Coronavirus – How to Keep Your Smartphone Germ Free

If you’re keeping your hands clean to avoid the dreaded coronavirus, you might want to sanitise your phone too. Here’s how to safely clean any type of smartphone.

Healthcare professionals are clear. To keep the coronavirus at bay, you should wash your hands regularly and avoid physical contact with others, especially in large crowds. To this end, hand sanitisers and liquid soap are selling out all over the world, sporting events and trade exhibitions are being cancelled or postponed and some countries are implementing a travel ban. But there’s one precaution you might have missed.

You might be washing and sanitising your hands several times a day, but are you then dirtying them again by reaching for a germ-encrusted phone? Perhaps you should try sanitising your smartphone too, but take care – using the wrong products could cause damage.

You don’t need anything exotic or expensive to clean your phone. According to Dr Lena Ciric, a microbiologist from University College London, you just need soap and a little water. First of all, switch your phone off and if you keep your phone in a case, remove it. Find a couple of non-abrasive cloths such as a J-cloth or a synthetic fibre cloth, and dampen one of them slightly.

Don’t soak it, as you don’t want to risk water running into your phone’s open ports such as the headphone or charging sockets. Wring it out if necessary. Now add a drop of liquid soap, or wipe a section of the cloth lightly over a bar of soap. Wipe it over your phone, front and back. Take care around the buttons and ports, as you don’t want to get these wet. When you’ve finished wiping down your phone, take the second cloth and wipe it dry.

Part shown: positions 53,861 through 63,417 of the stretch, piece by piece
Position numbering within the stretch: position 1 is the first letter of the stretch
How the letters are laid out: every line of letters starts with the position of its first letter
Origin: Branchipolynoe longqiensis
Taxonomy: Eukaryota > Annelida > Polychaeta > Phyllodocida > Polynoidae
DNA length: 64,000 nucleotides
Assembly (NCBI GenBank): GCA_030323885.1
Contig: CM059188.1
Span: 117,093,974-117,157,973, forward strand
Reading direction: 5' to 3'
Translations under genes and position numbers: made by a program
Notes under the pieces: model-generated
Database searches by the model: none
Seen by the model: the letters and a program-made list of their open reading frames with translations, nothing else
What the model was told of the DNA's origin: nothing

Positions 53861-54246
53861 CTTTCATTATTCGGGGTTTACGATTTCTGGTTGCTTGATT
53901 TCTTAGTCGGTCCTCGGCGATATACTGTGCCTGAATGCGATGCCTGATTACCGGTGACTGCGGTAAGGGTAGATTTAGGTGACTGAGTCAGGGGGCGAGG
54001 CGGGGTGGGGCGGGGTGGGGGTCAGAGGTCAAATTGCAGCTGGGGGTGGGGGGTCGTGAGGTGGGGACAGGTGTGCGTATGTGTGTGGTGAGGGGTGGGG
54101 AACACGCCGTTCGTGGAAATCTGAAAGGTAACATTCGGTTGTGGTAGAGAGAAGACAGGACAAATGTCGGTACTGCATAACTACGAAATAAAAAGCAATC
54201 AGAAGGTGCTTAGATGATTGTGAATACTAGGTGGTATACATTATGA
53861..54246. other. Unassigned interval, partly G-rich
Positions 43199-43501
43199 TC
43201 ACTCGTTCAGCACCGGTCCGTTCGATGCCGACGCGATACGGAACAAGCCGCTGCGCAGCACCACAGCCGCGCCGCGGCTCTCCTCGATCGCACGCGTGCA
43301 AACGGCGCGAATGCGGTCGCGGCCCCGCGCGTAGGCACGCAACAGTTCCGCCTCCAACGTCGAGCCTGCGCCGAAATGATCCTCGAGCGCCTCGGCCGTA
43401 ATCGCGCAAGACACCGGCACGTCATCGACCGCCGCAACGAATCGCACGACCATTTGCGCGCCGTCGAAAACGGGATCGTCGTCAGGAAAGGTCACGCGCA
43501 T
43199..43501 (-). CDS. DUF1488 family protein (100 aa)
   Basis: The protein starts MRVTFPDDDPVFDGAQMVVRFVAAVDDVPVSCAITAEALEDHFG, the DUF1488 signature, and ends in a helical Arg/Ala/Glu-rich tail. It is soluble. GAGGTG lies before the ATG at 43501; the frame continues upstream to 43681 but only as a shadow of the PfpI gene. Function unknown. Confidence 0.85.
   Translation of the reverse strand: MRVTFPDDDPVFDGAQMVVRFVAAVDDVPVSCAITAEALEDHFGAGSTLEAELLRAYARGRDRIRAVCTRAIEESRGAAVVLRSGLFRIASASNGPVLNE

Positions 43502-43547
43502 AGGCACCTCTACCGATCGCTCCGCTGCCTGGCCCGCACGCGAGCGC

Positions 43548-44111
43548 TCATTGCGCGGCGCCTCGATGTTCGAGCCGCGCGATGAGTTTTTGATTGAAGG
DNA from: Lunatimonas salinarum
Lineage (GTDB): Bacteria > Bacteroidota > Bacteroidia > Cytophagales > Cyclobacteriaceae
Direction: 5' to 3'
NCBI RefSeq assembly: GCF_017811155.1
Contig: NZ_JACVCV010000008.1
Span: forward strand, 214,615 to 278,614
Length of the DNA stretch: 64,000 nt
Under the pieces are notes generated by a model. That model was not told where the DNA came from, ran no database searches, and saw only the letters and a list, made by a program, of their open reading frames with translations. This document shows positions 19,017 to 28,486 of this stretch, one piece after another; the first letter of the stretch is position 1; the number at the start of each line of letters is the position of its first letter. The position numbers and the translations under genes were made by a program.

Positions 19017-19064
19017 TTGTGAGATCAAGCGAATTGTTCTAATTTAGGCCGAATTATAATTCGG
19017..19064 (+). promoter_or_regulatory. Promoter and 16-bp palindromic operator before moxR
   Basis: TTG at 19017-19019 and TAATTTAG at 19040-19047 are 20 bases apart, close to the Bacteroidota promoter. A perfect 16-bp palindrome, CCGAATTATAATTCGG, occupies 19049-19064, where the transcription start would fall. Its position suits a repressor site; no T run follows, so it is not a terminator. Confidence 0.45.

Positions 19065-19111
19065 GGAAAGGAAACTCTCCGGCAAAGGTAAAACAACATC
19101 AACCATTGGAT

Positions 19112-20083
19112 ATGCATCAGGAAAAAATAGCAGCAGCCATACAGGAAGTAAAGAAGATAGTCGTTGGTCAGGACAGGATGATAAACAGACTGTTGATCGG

Of course, you also need to repeat these steps with the case as well. There is no point cleaning your phone if you are just going to put it back into a germ-ridden case.

For a quicker, easier clean, use 70% isopropyl alcohol wipes, which can be bought from computer shops specifically for cleaning technology products.

Another way to keep your phone free from nasties is to use a case with built-in antimicrobial protection. There are several brands out there, and they’re made for a wide variety of smartphones. An antimicrobial case reduces the amount of microbes on your phone by up to 99.9%.

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Ian Osborne

Ian has worked on computer and video games magazines since the legendary Crash and Zzap! 64 in the early Nineties, so he’s seen many changes over the years (including an expanding waistline and receding hairline). A lifelong Mac user, he bought his first Mac in the year 2000. It’s a testament to the resilience of the Mac that his mother is still using that computer to this very day.

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